Local Resources, Territorial Development and Well-being
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Local Resources, Territorial Development and Well-being

Edited by Jean-Christophe Dissart and Natacha Seigneuret

Using empirical evidence, this book argues for a more comprehensive view of the diversity of local resources and well-being from a territorial perspective. The first part of the book addresses the contrasting nature of local resources: in connection with proximity and governance, the ground, the past, cultural heritage sites, the snow, and energy. Well-being from multiple perspectives is examined in the second part, shedding light on sociabilities vs. income level, accessibility for pedestrians, health via urban design, life course trajectories as indicators of quality of life, and the connection between amenities and social justice.
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Chapter 10: The British “Healthy New Towns” initiative: a step towards reuniting planning and health?

Stéphane Sadoux and Cecilia Di Marco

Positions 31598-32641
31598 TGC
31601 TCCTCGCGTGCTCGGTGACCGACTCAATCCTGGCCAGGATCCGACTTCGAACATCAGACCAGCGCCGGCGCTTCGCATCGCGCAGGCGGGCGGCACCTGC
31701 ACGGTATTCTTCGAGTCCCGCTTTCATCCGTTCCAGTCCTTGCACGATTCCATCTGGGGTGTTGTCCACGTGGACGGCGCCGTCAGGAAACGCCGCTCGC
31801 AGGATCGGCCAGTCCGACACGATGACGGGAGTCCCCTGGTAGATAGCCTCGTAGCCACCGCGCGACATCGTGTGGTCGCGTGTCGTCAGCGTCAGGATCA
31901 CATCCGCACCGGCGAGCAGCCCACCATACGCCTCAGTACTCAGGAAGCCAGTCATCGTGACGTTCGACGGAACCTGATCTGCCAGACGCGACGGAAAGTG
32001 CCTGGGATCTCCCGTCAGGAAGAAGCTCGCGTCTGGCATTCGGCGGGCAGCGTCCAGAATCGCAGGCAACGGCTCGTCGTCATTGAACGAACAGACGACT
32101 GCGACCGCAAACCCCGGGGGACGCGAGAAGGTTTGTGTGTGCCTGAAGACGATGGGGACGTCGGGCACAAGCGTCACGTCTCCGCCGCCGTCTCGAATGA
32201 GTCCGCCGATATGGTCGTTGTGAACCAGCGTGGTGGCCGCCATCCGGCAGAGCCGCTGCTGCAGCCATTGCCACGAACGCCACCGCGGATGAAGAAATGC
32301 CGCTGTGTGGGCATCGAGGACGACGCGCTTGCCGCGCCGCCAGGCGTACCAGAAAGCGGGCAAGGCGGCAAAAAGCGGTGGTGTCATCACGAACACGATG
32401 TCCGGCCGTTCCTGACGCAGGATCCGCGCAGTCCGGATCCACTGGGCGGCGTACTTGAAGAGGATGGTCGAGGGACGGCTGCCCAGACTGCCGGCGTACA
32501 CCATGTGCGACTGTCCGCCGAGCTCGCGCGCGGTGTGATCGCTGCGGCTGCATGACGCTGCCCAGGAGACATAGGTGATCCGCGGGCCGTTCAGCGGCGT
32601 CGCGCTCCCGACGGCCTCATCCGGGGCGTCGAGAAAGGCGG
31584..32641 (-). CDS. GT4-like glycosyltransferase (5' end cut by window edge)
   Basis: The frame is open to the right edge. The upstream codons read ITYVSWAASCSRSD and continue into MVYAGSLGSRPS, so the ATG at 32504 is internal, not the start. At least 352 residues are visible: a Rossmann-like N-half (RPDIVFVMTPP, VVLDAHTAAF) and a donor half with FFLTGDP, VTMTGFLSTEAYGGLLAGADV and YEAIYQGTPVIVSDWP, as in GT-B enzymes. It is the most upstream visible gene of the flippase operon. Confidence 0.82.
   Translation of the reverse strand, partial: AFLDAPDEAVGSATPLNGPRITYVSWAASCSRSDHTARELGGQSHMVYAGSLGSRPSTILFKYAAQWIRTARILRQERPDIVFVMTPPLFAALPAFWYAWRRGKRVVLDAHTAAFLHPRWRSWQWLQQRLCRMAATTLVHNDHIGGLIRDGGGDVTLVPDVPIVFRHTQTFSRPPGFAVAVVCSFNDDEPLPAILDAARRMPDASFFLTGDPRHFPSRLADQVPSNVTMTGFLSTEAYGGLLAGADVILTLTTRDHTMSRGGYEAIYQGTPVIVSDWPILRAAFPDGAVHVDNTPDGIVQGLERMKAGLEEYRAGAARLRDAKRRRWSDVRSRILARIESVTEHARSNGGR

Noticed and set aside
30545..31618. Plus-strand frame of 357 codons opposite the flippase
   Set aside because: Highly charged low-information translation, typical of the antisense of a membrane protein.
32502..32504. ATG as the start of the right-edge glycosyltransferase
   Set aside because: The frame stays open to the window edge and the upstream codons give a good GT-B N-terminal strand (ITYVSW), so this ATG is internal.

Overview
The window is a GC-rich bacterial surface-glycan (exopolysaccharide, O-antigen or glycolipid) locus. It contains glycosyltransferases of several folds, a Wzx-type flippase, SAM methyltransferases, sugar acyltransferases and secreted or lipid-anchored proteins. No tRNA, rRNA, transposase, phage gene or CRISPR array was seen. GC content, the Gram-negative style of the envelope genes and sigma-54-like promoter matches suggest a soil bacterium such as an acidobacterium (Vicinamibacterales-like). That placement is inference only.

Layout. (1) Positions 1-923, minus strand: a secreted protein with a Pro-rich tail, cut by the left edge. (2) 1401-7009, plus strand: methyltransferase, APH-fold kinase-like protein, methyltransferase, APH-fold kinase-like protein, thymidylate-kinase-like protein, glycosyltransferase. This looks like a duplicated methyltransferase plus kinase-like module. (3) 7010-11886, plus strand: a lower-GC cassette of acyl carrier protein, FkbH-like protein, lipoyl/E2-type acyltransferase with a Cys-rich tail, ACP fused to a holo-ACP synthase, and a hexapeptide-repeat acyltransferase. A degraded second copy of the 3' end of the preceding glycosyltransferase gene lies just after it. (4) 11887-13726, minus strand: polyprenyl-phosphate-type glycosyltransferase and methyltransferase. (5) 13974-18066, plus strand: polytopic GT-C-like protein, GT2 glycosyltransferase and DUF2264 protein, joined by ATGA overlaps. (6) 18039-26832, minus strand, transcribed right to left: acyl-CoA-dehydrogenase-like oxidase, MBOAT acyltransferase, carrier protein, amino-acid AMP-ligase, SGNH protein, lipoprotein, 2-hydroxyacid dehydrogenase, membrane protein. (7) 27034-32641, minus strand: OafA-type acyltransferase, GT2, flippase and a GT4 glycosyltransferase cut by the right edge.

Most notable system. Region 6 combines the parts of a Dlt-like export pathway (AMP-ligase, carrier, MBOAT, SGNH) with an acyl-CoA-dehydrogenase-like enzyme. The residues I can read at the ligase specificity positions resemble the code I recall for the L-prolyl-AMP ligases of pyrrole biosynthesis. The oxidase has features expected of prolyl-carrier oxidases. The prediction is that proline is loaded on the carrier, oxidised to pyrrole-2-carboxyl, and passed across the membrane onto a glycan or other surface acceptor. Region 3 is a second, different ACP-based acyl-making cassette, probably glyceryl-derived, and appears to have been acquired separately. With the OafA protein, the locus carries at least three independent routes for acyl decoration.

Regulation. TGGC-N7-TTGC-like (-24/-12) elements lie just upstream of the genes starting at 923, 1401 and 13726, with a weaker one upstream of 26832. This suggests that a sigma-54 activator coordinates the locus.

This chapter focuses on the link between quality of life, as seen through the lenses of public health, and urban planning. In Great Britain, the National Health Service has drawn attention to the impacts of urban and housing design on lifestyles and health, pointing out the promotion of health and well-being through “place-shaping”. This context has led Britain to take several actions regarding the environmental determinants of health. Drawing on a cross-disciplinary literature review (mainly planning, architecture and social policy), Sadoux and Di Marco reflect on the return of health to public policy. This chapter also makes use of major government publications to show some of the ways in which health-promotion objectives have been translated into urban policy (the Healthy Towns Programme, 2008; the Healthy New Towns Programme, 2015). The aims and the process underpinning these initiatives are summarised, and a case study of one of the pilot projects (Barton in Oxford) is provided. Although this programme is too recent to be evaluated, Sadoux and Di Marco argue that, regardless of the outcome of the ongoing projects, there is a reuniting of health and planning. They point to the current focus on building strong links at the local level to facilitate the pursuit of these actions once the programmes end. As the selected pilot projects are, if not all, mostly new settlements, the difficulty of retrofitting existing urban areas is also underlined.

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